TRAVELOGUE    Hokkaido

Every Meal is a Gift From Kamui

  • text : Cultureland Tsuguya Fujita
  • photo : Akira Sato
  • edit : Seiji Takeuchi

chapter 3
“Hard-Won Simplicity: Sito Dumplings”


Ms. Yukiko Kaizawa kneading starchy flour of Ooubayuri (Lilly, Cardiocrinum cordatun var. glehnii) whilst smiling. The lady behind her is Ms. Maki Sekine.

Learning that there is a shop called “Lunch House BEE” in Biratori-cho serving the Ainu sito (dumpling) and shika jiru (deer soup), I drove along the Hokkaido Expressway from Shiraoi to the Tomakomai Higashi exit, then on the Hidaka Expressway to get to Biratori-cho.

Lunch House BEE stands just beside town center, alongside Route 237. Ms. Yukiko Kaizawa is the cheerful grandma looks far younger than her 73 years. She presents us with Ainu cuisine along with great stories. Yukiko’s daughter, Ms. Maki Sekine, was also there to help her.

Ms. Kaizawa told me, “What I really do is weaving attus, Ainu’s traditional textile fabrics. I cook Ainu food only when I get a large group of guests requesting it. Ingredients for Ainu dishes are not readily available. I will cook sito today, and the bulbs of ooubayuri I need for that is something I need to dig up at a nearby mountain in May. Then, the bulbs are soaked in water before grinded in a mortar. After a few other steps they will ultimately be dried and made into starchy flour. The very first batch of the starchy flour, ichibanko, will be gifts or used for medical purpose, then the secondary batch, nibanko, is used to make sito.”

Her story depicted how Ainu people carry out everything they do in sync with the timings of the nature, matching harvest to when the gift of the nature will be ready.

Sito made out of ooubayuri is cooked simply on a frying pan once starchy flour is kneaded with water and turned into dumpling-size balls. The texture is quite heavy, similar to that of rice cakes, but its flavour is very simple, as you would imagine from it being made from only the kneaded starchy flour. Modern version might be served with salty-sweet sauce to suit modern tastes, but the original sito taste is very plain and simple.


Sito made from Ooubayuri. Rather than it being daily food, sito was typically made as offerings for special occasions (e.g. iomante (ceremony of sending off bears) etc.).


Shika jiru (deer soup), made out of lean deer meat and vegetables etc., is full of Ainu food’s characteristic charms.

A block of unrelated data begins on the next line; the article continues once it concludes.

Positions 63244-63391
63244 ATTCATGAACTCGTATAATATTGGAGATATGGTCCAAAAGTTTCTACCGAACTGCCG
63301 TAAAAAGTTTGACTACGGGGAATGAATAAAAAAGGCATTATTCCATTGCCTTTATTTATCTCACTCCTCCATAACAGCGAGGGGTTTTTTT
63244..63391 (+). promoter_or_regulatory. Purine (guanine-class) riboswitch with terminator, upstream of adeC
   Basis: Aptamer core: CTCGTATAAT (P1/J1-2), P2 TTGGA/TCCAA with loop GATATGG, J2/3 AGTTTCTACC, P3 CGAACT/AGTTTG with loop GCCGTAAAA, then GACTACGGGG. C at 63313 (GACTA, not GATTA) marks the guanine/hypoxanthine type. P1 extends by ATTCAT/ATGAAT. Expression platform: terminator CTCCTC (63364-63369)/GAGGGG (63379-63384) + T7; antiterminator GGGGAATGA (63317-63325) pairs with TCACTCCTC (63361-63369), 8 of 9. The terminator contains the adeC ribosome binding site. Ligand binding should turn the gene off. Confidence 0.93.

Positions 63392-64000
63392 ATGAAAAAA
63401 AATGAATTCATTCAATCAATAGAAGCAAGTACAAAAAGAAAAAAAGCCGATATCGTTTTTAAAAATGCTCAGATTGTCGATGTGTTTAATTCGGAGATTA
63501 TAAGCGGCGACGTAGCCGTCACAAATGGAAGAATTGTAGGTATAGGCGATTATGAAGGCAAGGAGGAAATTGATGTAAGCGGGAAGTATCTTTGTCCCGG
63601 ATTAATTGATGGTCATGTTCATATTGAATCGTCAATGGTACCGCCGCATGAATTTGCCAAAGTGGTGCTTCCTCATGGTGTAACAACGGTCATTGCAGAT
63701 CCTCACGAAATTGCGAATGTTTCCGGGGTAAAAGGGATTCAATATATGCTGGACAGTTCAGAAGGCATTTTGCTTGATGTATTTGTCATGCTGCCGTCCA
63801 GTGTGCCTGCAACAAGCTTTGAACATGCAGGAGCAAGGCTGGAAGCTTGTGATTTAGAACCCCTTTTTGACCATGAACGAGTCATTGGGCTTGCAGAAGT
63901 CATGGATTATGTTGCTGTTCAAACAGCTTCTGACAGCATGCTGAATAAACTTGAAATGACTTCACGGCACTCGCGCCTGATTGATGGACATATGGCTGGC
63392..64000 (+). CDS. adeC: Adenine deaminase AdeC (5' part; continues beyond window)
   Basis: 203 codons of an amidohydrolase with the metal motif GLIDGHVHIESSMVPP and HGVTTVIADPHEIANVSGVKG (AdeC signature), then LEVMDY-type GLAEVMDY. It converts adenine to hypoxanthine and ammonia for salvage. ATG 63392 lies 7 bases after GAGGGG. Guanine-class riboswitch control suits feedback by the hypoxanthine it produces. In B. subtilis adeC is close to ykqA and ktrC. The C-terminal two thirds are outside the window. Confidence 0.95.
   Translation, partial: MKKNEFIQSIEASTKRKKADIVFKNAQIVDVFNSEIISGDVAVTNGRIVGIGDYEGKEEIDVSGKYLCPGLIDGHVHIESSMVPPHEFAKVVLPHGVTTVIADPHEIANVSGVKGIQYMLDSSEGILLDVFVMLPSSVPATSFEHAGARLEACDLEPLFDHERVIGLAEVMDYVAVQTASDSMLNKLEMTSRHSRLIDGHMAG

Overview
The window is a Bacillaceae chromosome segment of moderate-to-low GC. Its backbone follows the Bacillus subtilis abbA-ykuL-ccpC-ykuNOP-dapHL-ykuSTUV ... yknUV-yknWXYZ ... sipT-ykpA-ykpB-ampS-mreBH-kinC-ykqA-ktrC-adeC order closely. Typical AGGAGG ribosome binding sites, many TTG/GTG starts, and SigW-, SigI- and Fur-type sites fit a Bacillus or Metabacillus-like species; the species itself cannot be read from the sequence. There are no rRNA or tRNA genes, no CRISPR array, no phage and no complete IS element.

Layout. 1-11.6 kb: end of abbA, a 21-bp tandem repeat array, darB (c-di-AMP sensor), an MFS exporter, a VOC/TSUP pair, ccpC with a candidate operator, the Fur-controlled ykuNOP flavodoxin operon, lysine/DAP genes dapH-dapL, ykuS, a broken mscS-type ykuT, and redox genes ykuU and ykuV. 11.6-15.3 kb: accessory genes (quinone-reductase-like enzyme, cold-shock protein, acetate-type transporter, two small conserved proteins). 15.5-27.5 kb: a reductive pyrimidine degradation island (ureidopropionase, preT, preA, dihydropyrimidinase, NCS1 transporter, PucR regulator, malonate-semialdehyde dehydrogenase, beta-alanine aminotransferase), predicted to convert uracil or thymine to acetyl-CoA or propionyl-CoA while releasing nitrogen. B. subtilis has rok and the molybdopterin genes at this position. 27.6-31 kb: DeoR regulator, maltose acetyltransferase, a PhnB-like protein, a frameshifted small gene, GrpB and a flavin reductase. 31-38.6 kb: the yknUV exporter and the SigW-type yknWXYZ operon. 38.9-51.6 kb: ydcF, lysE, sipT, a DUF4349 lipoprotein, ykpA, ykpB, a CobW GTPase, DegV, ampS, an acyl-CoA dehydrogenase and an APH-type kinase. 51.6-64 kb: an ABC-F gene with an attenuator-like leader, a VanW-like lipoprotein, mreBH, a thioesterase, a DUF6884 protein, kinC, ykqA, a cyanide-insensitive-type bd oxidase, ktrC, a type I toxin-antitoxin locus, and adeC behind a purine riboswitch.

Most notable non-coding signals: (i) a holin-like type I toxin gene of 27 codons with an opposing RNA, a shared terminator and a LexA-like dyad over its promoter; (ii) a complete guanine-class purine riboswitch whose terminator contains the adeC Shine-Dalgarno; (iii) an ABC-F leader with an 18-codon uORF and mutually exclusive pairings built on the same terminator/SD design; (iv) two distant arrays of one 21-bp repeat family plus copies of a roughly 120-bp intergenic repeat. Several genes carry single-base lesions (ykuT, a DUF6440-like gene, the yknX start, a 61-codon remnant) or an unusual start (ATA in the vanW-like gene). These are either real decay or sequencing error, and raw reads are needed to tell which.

“Shika Jiru: Reminding us to be Grateful for Animal Meat”

In the past, deer were plentiful and therefore readily hunted by the Ainu people. However, back in the Meiji Period (1868-1912), deer hunting was prohibited throughout the land of Hokkaido in order to protect the dwindling species. Nowadays, as reports of damage and injury to humans and property by deer, the government has once again permitted deer hunting.

The daughter, Maki, cooked shika jiru (deer soup) with some deer meat. How do we make shika jiru? Firstly, frozen deer meat is boiled and washed with cold water. This process skims the scum of the meat.

Next, the deer meat is put in a pan filled with water and then is stewed for 2-3 hours until it turns tender. After that, a wide range of ingredients are added, various things you can find around in the kitchen, such as mushrooms, burdock root, butterbur or mountain vegetables etc.. The soup is ready as soon as those ingredients are cooked and become soft in texture.

“For Ainu people, oil and salt were the only two things they used to season meals, but nowadays, we use miso to give a more widely accepted flavour and also add potatoes to make it more modern. My whole family loves shika jiru. We Ainu people call all different kinds of leaves kina. It’s the same for past and present that we add dried kina just before eating the soup,” said Maki.

Deer meat in shika jiru isn’t used so much for strong flavour, but for the sensation of eating chunky meat with a firm texture. The soup has a very natural yet rich flavour, and you find yourself asking for more and more.


 With their traditional attus weaving, the Ainu first make yarn by taking out a layer of thin bark from beneath the outermost surface of Manchurian elm or Japanese elm trees. The collected bark skins are softened to take out the fibrous elements, then those fibers are twisted into yarn. This is then woven into textiles using a weaving machine. Both Yukiko Kaizawa (mother) and Maki Sekine (daughter) are shown here winding dyed yarns.

“I had this opportunity to be born as a human, so I need to try doing my best living this life…”

The comment above was something Yukiko quietly told me during our time together. She sounded as if she was cautioning herself, and at the same time as if she was advising someone else… For the Ainu people, all things – be they deer, brown bears, rabbits, ooubayuri (lily), inakibi (millet), bracken and butterbur – all animals, plants and humans are equal under Kamui. When I heard her comment, I thought she was probably thinking that because she happened to be born as a human, it was no doubt her duty to do her best as a human. If we think further, we humans are living creatures encompassing the many lives of animals and plants, eating them in order for us to live.

Ainu ethnic food teaches all of us living in this modern world that every meal is a gift from Kamui, and that we must remember to have reverence for nature whilst remaining humble as human beings.

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